Cultural genocide: In Tibet or New Orleans?
Published Apr 3, 2008 9:33 PM
The Dalai Lama claims that China is committing “cultural genocide”
against the Tibetan people, and his claims and news of the events unfolding in
the regional capital of Lhasa have captured a great deal of attention in the
major media outlets in the U.S.
The “cause” of Tibet and the accusation of “cultural
genocide” are not new. “Free Tibet” bumper stickers can often
be seen at peace rallies, and it would seem that the case of Tibet is a real
national liberation struggle of an oppressed people struggling for independence
from an imperialist or colonial master.
However, the issue of Tibet has been foisted upon some sectors of the movement
in the U.S. in order to weaken China. The relationship between the U.S., with
its aim to undermine the gains of the Chinese revolution, and the Dalai Lama
and his clique is an old one and goes all the way back to the CIA manufactured
“uprising” of 1959.
It is greatly ironic that the corporate media in the U.S., which operate as
mouthpieces for the owners and rulers of U.S. society, can use the Dalai
Lama’s claim of “cultural genocide,” especially considering
that the U.S. has committed genocide against Indigenous people and cut the
ethnic/tribal ties to Africa of 40 million Black people.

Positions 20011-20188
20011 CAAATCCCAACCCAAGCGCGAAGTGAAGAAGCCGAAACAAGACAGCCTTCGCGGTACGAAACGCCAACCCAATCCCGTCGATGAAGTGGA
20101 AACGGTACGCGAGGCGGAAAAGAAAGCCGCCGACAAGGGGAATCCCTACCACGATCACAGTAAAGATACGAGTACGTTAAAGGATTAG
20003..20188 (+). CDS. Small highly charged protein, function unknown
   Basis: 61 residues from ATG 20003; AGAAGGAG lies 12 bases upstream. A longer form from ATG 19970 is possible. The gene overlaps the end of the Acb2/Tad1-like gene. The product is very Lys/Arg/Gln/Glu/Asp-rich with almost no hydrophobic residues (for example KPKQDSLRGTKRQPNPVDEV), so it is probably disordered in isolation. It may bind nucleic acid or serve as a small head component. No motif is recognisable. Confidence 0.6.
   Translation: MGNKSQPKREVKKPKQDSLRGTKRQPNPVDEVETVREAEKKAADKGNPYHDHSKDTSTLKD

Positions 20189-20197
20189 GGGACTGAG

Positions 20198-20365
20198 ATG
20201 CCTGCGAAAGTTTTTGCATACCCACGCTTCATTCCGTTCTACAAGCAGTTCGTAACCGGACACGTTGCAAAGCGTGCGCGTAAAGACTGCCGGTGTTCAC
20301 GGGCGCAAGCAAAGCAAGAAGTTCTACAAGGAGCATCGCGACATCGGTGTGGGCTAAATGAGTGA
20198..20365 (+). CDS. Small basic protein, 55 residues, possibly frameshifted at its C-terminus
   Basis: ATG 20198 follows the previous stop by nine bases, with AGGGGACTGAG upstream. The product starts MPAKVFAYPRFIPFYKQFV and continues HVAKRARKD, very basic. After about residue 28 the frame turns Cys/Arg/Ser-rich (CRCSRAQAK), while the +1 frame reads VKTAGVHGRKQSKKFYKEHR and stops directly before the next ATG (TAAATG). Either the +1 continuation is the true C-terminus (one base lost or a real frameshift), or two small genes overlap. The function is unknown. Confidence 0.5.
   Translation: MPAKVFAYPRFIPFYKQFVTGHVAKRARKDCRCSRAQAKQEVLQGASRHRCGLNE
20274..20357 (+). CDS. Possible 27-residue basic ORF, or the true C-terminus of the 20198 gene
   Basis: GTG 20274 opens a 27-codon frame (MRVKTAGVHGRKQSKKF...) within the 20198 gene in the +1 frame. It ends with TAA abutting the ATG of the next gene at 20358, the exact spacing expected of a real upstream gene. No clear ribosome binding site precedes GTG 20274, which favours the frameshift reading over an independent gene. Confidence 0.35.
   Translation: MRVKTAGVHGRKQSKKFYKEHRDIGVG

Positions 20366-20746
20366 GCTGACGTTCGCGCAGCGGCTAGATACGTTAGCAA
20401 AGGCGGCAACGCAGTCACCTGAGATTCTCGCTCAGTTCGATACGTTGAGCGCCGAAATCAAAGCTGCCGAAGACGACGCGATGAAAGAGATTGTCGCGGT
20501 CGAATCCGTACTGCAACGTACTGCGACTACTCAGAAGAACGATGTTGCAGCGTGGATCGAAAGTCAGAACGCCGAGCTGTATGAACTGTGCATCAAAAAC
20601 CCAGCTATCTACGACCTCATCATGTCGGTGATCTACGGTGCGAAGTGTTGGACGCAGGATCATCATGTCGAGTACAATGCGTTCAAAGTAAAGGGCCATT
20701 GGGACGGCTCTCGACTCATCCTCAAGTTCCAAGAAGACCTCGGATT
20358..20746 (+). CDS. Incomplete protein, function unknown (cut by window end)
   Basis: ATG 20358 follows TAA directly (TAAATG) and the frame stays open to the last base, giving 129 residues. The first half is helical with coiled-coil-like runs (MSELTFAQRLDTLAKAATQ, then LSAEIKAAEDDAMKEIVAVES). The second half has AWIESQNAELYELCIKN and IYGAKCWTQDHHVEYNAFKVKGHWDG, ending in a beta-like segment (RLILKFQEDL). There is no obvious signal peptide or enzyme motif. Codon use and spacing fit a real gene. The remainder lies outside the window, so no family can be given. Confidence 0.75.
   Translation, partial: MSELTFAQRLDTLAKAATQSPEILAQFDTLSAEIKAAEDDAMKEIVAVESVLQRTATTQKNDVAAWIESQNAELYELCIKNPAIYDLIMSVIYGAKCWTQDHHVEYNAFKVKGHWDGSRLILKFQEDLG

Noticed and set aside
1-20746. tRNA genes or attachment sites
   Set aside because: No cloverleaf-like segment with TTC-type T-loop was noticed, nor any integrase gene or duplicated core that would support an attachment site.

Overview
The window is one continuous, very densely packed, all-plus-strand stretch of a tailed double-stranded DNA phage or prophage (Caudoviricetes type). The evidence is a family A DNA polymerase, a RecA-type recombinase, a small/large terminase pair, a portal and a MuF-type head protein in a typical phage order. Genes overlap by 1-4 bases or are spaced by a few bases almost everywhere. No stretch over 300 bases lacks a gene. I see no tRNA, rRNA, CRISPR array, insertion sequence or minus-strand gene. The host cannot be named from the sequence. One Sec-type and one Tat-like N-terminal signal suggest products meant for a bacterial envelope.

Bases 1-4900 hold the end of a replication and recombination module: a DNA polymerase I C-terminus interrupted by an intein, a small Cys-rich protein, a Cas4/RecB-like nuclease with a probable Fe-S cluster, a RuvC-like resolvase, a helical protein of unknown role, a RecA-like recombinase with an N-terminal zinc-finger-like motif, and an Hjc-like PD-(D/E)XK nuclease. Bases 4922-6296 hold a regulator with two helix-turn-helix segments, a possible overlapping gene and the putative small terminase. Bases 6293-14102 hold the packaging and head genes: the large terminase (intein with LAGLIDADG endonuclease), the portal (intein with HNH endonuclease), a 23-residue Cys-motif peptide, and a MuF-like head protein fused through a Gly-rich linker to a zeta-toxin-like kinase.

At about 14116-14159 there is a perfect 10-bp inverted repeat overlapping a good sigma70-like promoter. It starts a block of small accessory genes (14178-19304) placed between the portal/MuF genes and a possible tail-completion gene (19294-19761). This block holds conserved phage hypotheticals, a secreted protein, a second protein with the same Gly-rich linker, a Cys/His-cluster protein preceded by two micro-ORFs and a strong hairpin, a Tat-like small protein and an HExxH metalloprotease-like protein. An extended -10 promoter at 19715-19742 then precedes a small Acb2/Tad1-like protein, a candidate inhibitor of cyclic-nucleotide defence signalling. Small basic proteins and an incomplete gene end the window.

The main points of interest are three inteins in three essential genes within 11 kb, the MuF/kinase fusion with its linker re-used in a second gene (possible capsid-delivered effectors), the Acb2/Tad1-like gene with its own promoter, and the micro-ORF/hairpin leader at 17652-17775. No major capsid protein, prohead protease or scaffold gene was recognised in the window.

At a 2002 talk sponsored by the Center for Chinese Studies at the University of
California, Los Angeles, Barry Sautman pointed out, “The problems of
Tibetans are typical of minorities in the era of large modern states.”
Sautman is an associate professor of Social Science at the Hong Kong University
of Science and Technology. (www.international.ucla.edu)
Sautman argues that, though Chinese culture has naturally influenced Tibetan
culture, “By not defining cultural genocide the Tibetan exiles can label
any changes from 1959 as cultural genocide, although many of these changes
could be expected to have occurred without the issue of cultural genocide
Sautman refutes the claim that Tibet has been flooded by Chinese migration by
showing data that are not denied even by the U.S., which show that most Chinese
that go to Tibet usually stay for only a few years and that many who claim to
live in Tibet only claim to do so in order to receive higher pensions.
Western culture has infiltrated Tibet as well, as it has many other societies
around the world, but this is rarely looked upon as “cultural
genocide,” or even as cultural imperialism.
The Dalai Lama is a separatist, connected to the old feudal relations that
existed in Tibet before 1959, and his claims that Tibetan society was a free
and open society where people lived harmoniously is a misrepresentation of
Historian Michael Parenti, in a piece titled “Friendly Feudalism: The
Tibet Myth,” states: “Until 1959, when the Dalai Lama last presided
over Tibet, most of the arable land was still organized into manorial estates
worked by serfs. These estates were owned by two social groups: the rich
secular landlords and the rich theocratic lamas. ...
“Old Tibet has been misrepresented by some Western admirers as ‘a